AgVentures with Bakersfield College

This blog post is authored by Salvadore Cruz, a communication students at BC and now interning with us.  Let’s hear from Salvadore:

During the first two weeks of July, the Bakersfield College Agriculture Department
held its first “Ag Ventures Summer Agriculture Education Camp” in collaboration with
Central-Valley-based Paramount Farms.

07 - Ono does the quotGangnam Style Dancequot

Lindsey Ono

The Paramount Farming Company has a notable history of supporting education
in the Central Valley. In 2009 it partly founded the “Paramount Academy”, a Grades 6
through 12 charter school in Delano, CA with a nine-hour school day. They also operate
“Paramount Education Programs” (PEP), which grants funding and assistance to
traditional high schools to operate their own “Ag Academies”, as Wasco and McFarland
High School have done.

Starting this incoming year, students at these high schools’ Ag academies will have
the option to participate in “dual-enrollment” courses in Agriculture, which will be taught by
college faculty. As a result, when a student completes one of these courses they will
get both high school and college credit— at no extra cost to the student’s family. All this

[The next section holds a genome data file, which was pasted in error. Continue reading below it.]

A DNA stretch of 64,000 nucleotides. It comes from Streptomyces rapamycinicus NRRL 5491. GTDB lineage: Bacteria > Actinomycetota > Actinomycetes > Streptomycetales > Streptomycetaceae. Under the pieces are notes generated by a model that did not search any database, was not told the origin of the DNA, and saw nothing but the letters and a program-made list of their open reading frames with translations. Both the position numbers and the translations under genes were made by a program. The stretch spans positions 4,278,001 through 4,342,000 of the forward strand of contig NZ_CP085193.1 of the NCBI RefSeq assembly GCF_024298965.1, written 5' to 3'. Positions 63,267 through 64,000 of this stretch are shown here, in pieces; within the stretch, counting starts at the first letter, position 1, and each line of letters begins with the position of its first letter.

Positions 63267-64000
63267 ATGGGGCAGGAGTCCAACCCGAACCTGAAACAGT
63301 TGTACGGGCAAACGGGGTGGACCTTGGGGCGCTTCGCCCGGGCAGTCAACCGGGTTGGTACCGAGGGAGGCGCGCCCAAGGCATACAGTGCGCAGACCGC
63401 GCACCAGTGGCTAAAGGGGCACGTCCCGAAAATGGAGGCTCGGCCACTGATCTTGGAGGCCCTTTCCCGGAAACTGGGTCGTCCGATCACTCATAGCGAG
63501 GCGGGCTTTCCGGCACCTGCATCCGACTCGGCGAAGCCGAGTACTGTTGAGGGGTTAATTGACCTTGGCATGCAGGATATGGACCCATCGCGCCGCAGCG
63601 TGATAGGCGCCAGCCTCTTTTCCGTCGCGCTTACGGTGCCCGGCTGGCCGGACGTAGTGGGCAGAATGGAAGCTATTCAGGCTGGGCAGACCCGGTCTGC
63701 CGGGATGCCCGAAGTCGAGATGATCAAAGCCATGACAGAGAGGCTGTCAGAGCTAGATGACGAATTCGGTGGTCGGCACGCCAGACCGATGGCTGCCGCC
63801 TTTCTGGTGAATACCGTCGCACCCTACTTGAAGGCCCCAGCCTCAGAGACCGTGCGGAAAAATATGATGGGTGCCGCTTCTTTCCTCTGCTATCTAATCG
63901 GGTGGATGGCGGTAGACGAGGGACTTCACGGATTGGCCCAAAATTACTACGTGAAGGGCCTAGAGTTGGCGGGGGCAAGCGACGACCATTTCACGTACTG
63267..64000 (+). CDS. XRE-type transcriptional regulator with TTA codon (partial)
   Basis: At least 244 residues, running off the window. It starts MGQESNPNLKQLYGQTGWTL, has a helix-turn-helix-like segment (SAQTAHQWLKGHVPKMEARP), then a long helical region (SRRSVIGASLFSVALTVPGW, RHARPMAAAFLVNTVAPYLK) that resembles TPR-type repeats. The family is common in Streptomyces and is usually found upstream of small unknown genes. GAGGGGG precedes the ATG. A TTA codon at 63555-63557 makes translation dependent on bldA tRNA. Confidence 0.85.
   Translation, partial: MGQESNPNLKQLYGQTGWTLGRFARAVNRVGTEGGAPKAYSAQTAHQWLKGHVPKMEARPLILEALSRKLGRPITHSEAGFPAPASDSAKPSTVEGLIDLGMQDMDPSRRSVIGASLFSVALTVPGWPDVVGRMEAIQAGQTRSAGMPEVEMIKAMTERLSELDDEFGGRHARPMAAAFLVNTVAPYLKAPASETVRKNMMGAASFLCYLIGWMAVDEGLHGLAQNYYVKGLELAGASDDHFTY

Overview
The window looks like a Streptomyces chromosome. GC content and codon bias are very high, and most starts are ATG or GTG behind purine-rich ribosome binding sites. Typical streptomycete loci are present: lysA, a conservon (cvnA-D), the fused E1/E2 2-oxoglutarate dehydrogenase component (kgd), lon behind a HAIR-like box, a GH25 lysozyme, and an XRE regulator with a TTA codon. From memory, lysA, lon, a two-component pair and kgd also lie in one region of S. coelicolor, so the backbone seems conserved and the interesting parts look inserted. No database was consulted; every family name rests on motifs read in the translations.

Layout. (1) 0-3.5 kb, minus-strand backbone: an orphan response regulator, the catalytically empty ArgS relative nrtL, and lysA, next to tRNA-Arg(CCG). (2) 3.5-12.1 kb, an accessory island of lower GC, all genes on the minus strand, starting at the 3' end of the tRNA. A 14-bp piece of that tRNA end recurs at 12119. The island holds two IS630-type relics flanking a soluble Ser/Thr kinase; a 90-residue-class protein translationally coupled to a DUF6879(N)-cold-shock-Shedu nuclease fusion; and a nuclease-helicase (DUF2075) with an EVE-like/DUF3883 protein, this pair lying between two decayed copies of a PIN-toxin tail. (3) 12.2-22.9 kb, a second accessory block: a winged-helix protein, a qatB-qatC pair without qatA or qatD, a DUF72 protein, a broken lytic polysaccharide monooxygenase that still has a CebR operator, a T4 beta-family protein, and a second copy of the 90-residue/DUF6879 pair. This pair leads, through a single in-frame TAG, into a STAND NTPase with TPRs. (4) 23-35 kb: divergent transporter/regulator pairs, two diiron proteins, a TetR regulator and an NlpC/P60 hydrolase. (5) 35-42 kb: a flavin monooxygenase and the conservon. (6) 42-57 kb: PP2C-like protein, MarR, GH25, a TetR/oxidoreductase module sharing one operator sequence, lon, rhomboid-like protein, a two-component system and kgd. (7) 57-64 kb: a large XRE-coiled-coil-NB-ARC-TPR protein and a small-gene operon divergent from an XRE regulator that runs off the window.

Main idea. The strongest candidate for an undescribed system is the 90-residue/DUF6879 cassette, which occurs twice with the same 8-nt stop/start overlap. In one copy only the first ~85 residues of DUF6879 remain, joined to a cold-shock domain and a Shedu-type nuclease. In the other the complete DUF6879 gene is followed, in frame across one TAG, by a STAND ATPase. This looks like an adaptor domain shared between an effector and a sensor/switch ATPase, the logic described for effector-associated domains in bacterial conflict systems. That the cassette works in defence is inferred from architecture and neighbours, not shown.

is thanks to the new partnership with Bakersfield College. “They had done academies
with high school and industry focus, but not with the college presence as well,” says BC
Ag professor and camp administrator Chris McCraw, “So we’ve really taken that concept
up a significant level.”

12 - Prof McCraw and student mentors

Chris McCraw

By introducing students to college education earlier, we hope that they will
be better prepared when the time comes to attend college full-time.  “If a student at
Paramount Academy, which offers the most time follows the coursework at the rigor it’s
been outlined throughout their four years of high school, they could leave school with
their A.S. in Ag Business done,” said Chris, “Even at one of the other schools,
AgVentures where a student may not get as much time, they could graduate and start at BC with
only one semester to go.”

In anticipation, Paramount and Bakersfield College held the Ag Ventures camp to